Determining the role of mononuclear phagocyte cell subsets in scrapie transmission from the skin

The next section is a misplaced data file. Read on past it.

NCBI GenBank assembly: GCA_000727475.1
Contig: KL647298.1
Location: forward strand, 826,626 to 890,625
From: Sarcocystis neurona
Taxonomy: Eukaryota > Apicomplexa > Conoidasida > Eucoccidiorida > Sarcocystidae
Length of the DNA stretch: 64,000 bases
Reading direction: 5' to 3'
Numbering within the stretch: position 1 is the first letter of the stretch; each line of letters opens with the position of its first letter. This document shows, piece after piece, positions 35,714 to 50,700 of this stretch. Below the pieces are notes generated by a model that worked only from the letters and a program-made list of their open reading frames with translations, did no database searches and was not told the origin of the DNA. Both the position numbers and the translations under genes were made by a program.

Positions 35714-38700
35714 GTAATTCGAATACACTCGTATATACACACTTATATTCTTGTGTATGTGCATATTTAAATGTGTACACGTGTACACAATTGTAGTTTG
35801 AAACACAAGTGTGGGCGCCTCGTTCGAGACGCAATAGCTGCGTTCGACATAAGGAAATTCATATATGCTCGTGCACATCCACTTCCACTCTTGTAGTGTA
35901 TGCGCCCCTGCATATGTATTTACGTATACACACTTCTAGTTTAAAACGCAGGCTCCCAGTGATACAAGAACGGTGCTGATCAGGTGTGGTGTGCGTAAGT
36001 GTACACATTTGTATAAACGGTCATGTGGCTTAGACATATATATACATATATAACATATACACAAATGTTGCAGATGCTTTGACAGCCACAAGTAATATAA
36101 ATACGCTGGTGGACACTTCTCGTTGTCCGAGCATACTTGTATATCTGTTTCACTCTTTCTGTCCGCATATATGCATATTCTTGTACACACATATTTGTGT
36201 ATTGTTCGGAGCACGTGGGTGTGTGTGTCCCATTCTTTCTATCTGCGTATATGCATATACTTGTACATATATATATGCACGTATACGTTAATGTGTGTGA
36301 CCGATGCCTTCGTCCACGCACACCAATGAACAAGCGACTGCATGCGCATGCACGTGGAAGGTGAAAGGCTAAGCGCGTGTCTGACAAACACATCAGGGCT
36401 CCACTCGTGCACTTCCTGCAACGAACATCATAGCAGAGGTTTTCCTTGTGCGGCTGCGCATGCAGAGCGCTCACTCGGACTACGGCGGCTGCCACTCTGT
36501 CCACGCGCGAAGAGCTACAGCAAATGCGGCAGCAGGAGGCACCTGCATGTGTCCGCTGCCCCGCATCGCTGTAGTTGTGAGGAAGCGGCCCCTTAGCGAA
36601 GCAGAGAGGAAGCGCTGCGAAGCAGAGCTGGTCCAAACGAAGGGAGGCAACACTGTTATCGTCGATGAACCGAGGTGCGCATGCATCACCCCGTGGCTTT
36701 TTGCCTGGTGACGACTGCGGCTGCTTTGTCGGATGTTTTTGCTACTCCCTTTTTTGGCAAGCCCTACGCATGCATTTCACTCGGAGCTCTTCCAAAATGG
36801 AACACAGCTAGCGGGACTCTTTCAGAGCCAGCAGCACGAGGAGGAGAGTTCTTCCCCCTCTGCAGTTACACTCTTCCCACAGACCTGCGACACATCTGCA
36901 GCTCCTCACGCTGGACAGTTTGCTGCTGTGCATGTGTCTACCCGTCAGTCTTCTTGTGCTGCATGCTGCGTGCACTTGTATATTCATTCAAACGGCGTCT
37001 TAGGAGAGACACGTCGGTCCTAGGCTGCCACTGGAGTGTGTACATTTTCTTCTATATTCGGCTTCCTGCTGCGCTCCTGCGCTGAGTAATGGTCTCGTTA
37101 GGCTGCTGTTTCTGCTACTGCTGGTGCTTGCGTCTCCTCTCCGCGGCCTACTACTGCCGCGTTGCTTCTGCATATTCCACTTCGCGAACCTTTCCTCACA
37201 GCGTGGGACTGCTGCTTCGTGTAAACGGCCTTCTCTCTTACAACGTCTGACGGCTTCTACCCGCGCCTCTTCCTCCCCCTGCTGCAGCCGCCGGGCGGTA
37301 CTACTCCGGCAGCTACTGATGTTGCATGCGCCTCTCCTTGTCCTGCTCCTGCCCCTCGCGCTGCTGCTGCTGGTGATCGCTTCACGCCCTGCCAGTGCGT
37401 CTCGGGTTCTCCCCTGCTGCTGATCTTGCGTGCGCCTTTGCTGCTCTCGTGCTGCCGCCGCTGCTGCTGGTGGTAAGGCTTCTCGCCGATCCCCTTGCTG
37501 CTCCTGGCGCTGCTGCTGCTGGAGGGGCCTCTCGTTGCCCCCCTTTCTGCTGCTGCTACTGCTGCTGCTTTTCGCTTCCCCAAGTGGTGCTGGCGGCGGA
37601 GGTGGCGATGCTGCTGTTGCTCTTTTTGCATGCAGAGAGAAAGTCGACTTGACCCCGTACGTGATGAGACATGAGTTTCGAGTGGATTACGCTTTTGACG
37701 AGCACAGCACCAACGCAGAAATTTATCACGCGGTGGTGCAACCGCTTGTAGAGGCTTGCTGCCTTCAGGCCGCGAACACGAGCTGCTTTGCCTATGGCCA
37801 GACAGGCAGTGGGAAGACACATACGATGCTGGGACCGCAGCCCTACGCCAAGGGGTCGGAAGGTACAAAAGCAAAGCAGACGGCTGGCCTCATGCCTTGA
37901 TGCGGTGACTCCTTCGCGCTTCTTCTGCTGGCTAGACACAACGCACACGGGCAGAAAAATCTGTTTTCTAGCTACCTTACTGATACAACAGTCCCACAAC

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Transmissible spongiform encephalopathies (TSEs), or prion diseases, are fatal neurodegenerative diseases that affect several species, such as scrapie in sheep or goats and CJD in humans. In several species, neurological disease is preceded by TSE agent accumulation in lymphoid tissues prior to neuroinvasion. While oral transmission is considered the most common route for scrapie, transmission can also occur through lesions to the skin or mucosa, for example in the mouth or gastrointestinal tract due to rough feed, or birth associated skin damage. Scrapie has also been experimentally transmitted through skin scarification in mice. Following scrapie infection via skin scarification, PrPSc accumulates in the draining lymph node (LN) before spreading to other organs in the lymphoreticular system. It is not yet known by what means the scrapie agent is transported from the skin to the draining LN. Dendritic cells (DCs) in the skin have been found to transport viruses, such as HIV or Dengue, from the skin, thereby raising the question whether DCs or Langerhans cells (LCs), located within the epidermis, play a role in the uptake and transport of the TSE agent from the skin to the draining LN. CD11c is a cell surface marker traditionally used to identify or isolate DCs from other cell types. Mice and rats are naturally resistant to Diphtheria toxin (DTX). A transgenic mouse line was created where the Diphtheria toxin receptor (DTR) was expressed on CD11c+ cells. The presence of this receptor on CD11c+ cells allowed for the temporary conditional depletion of CD11c+ cells following a single injection of DTX. The cells repopulate the tissues within a time frame specific to the tissues the cells are located in. These mice were used to determine whether the absence of CD11c+ cells at the time of scrapie infection via the skin had an effect on the early accumulation of PrPSc within the lymphoid tissues and on disease progression. Immunohistochemical analysis demonstrated that early PrPSc accumulation in the draining LNs was delayed following depletion of CD11c+ cells, indicating that their potential role in the transport of the scrapie agent from the skin. Scrapie incubation period was not affected by the absence of the CD11c+ cells at the time of infection. Recent findings show that CD11c is not exclusive to DCs and is also expressed on macrophage populations. Following DTX-mediated depletion, DCs repopulate the tissues much faster than CD11c+ macrophages. Scrapie infection was carried out in the skin in DTX treated mice after DCs had repopulated the tissues but before macrophage numbers had returned, to determine whether macrophages rather than DCs played a role in the early accumulation of PrPSc in the draining LNs. No differences in PrPSc accumulation were observed in mice depleted of macrophages compared to controls and there was no effect on disease incubation period. Another transgenic mouse line was used, where DTX expression on langerin+ cells (LCs and langerin+ DCs in the dermis), allowed for their temporary depletion through DTX treatment. Following langerin+ cell depletion, increased PrPSc accumulation was observed in the draining LNs 7 weeks post infection, but did not affect the incubation period of disease. These results indicate that the absence of LCs somehow accelerated PrPSc accumulation, and that LCs might play a preventative role in early stages after infection.Histopathological analysis was used to complement microarray studies aimed to determine what immune responses were associated with scarification and DTXmediated depletion of cells within the skin and whether these responses might be linked to disease transmission. DCs and LCs in the skin appear to play different roles in the early stages following scrapie infection via the skin, but the lack of effect on incubation period does not rule out the involvement of other cell types or cell-free mechanisms of scrapie agent spread from the skin.